It’s a bit of a paradox. As summertime weather approaches we look forward to being outside more, but the reality of the season’s heat and humidity forces us to spend more time indoors instead. And while we associate poor air quality with a smoggy day, car exhausts, or industrial pollution, the truth is that our indoor quality is often just as bad or worse than what we encounter outside.
According to the EPA: “Americans, on average, spend approximately 90 percent of their time indoors, where the concentrations of some pollutants are often 2 to 5 times higher than typical outdoor concentrations.”
When we consider these realities it only makes sense to take action to make our home’s indoor air quality as good as possible. There are many ways to achieve this — let’s examine seven smart ways to improve your home’s indoor air quality.
The modern home’s HVAC system is a two-sided sword. Sometimes our central heating and air conditioning system can be at the root of problems, particularly if the system’s ducts are dirty, or mold has gotten into them. However, your HVAC system can also serve as the center of your air-quality improvement project through the addition of a whole-home air purifier. Here are a few of the things that whole-home air purifiers can do:
A whole-home air purifier may not be as expensive as you think and can provide real benefits in improving your home’s air quality.
Even without adding a whole-home air purifier, your current HVAC system can probably do more to keep your air cleaner than you thought. If you’re not changing the system’s air filters regularly, get in the habit of doing so. And an investment in higher-quality filters can make a big difference as well.
Don’t forget the other air filters in your home too! If you haven’t changed the bag in your vacuum cleaner recently, and consider stepping up to HEPA quality bags to cut down on dust and particulate distribution. Likewise, be sure filters for portable air filters and other similar devices are changed on a regular schedule.
One of the major sources of indoor air pollutants is inside your home — your HVAC system’s ducts. Your ducts can be a repository for dirt, dust, animal dander, rodent droppings, mold, and more. If you have an older home, consider how many years your ducts may have been harboring these sources of airborne pollution and distributing it around your home.
The smart solution is to have your home’s HVAC ducts professionally inspected and cleaned on a regular basis. Not only will the cleaning reduce pollutants in your home, but clean ducts will distribute air more efficiently, reducing the load on your system and saving you money as well.
The summer months bring high humidity levels to the outside. And that will increase the humidity levels in your home as well. If the air in your home is damp, there’s an increased possibility of creating conditions that allow the growth of mold. And this mold can be a major respiratory irritant.
You can control the humidity in your home by employing portable dehumidifiers throughout your home. While this is a relatively inexpensive option, these portable units can be noisy and require you to empty their catch basins on a regular basis. A smarter alternative is to have a whole-home dehumidifier installed in your HVAC system. It will work in the background to keep the humidity level in your home under control all the time, with no attention required from you.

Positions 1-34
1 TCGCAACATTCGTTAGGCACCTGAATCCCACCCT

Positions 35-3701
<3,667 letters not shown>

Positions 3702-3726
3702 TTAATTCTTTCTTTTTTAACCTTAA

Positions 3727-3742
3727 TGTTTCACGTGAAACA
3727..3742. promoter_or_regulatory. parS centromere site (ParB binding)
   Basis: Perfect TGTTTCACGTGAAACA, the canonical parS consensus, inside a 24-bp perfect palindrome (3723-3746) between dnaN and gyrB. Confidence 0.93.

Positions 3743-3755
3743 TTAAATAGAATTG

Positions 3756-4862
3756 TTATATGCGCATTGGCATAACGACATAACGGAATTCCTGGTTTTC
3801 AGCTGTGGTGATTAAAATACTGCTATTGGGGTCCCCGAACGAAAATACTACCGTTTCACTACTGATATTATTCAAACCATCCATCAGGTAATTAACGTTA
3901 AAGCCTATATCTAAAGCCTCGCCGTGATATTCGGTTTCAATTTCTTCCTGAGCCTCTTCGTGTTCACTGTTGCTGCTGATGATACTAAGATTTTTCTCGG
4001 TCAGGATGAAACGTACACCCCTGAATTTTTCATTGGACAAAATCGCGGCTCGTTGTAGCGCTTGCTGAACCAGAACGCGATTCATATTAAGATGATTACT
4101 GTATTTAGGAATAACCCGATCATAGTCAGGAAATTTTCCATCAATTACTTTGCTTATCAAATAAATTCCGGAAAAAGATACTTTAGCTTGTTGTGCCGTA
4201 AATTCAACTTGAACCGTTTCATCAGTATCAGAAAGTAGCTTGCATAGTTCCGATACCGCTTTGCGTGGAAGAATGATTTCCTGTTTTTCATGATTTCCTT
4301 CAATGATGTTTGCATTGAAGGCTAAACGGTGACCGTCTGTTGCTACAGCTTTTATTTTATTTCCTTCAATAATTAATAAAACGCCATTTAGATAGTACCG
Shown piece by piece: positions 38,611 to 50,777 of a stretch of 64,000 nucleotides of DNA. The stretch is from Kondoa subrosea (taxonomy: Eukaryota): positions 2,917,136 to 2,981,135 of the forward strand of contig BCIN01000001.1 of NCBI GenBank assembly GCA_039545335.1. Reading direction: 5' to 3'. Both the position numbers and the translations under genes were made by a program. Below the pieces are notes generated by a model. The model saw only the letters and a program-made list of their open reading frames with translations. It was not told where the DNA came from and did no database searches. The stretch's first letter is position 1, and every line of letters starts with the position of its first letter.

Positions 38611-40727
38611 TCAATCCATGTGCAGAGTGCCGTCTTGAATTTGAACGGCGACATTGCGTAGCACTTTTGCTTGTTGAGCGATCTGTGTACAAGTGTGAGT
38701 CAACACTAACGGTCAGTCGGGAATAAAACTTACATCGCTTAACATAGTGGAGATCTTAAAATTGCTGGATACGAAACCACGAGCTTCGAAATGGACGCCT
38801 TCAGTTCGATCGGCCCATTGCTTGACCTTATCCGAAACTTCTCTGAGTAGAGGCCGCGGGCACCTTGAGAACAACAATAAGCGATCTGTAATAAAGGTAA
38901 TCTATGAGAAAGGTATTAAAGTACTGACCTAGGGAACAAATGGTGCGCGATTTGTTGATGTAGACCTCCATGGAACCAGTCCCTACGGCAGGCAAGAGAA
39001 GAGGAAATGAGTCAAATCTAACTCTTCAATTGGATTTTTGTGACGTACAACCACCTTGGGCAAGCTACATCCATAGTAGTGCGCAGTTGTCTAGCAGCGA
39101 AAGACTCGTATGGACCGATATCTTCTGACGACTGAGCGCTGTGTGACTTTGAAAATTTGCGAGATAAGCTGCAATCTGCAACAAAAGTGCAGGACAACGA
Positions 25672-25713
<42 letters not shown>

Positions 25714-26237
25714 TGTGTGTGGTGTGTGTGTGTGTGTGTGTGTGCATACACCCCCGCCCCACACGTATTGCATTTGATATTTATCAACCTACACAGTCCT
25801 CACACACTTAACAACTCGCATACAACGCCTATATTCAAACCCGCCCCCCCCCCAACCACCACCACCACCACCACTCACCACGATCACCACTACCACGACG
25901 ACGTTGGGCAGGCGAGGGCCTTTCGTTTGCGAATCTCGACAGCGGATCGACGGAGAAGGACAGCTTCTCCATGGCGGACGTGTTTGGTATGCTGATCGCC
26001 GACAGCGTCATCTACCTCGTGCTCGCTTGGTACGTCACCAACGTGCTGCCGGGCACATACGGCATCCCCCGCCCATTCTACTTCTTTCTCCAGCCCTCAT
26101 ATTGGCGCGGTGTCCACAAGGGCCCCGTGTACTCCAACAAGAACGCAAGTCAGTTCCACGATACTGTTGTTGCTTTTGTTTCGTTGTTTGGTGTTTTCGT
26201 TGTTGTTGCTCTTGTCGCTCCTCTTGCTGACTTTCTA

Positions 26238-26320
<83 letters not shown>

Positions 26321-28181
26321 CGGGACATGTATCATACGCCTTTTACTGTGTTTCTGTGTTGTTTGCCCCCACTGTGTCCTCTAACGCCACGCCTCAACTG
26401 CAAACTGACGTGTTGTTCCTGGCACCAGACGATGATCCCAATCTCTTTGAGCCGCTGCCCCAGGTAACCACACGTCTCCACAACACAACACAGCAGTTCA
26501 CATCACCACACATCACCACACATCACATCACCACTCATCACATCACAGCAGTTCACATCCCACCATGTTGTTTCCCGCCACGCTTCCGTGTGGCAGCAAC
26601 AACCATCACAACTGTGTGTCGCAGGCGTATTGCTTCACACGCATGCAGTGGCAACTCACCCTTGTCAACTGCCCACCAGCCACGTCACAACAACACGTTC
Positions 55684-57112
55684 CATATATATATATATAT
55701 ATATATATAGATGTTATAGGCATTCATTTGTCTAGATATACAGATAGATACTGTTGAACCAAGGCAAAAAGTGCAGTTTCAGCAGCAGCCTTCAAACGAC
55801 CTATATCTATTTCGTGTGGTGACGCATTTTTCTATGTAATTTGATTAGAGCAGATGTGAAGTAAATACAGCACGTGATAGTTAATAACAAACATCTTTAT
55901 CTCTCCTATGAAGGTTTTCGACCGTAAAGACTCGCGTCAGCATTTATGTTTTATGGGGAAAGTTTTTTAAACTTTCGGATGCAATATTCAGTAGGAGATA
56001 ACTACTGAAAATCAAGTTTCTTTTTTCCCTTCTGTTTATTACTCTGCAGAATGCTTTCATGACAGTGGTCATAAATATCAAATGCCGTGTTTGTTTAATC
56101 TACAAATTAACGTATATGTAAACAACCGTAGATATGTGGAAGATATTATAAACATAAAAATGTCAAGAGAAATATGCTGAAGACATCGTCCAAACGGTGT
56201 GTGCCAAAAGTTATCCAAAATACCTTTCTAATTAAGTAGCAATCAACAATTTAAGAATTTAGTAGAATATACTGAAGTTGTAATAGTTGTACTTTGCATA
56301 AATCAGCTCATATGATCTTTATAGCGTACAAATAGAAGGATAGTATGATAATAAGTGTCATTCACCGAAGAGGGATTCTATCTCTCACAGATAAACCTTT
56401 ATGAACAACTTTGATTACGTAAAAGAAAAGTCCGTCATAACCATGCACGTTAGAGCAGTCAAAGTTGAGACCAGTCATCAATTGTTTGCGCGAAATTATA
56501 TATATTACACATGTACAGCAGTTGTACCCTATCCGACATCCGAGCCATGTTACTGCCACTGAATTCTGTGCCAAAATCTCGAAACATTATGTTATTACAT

The exhaust fans in your home’s bathroom remove moisture and help inhibit the growth of mold and mildew. All too often, however, these fans can become clogged with dust and don’t operate at peak efficiency. Make it a habit to remove the cover of the fan several times a year and vacuum out dust and debris to keep it clear. You may also want to consider replacing the existing exhaust fan with a higher performance model if the existing fan doesn’t clear moisture out of the bathroom quickly.
Your kitchen is probably the heart of your home. But did you know that it’s a major source of indoor pollution too? Cooking, especially with a gas stove, can release high levels of pollutants, and even cleaner electric range tops will produce smoke and particulates when you cook on them. Try these quick tips to improve kitchen ventilation.
It won’t do much good to invest in air purifying gear for your home if you don’t take the time to keep it clean. Eventually, allergens like pet dander, dust, and chemical residue will settle on your home’s floors, in your carpets, and upon upholstery and other surfaces.
The solution to this is simply good old-fashioned cleaning. Be sure to vacuum and mop floors regularly, using a good vacuum cleaner and gentle cleaning solutions. Be sure to vacuum upholstered furniture and drapes as well. Establishing a regular routine for house cleaning will remove pollutants from your home and out of the air.
Your home is your comfortable refuge away from many of the challenges we’re facing during these trying times. Make sure that it’s a healthy place for your family as well. By adopting regular cleaning habits and making a few upgrades to your HVAC system, you can do a lot to make that happen.
If you need professional help remember getting a quote is free! Our qualified and licensed HVAC professionals are here to help!
I like that you mentioned how keeping your windows open while you are cooking can prevent pollutants from accumulating in your kitchen. My brother is excited to host a dinner party for some of his neighbors next weekend, but he has recently started to find out that some of them have been getting sick with colds this week. Maybe he should find a way to help prevent germs from spreading in his home.
Thanks for providing such great tips! Getting wooden flooring can also help improve air quality. They usually do not harbor allergens, microorganisms, or harmful chemicals.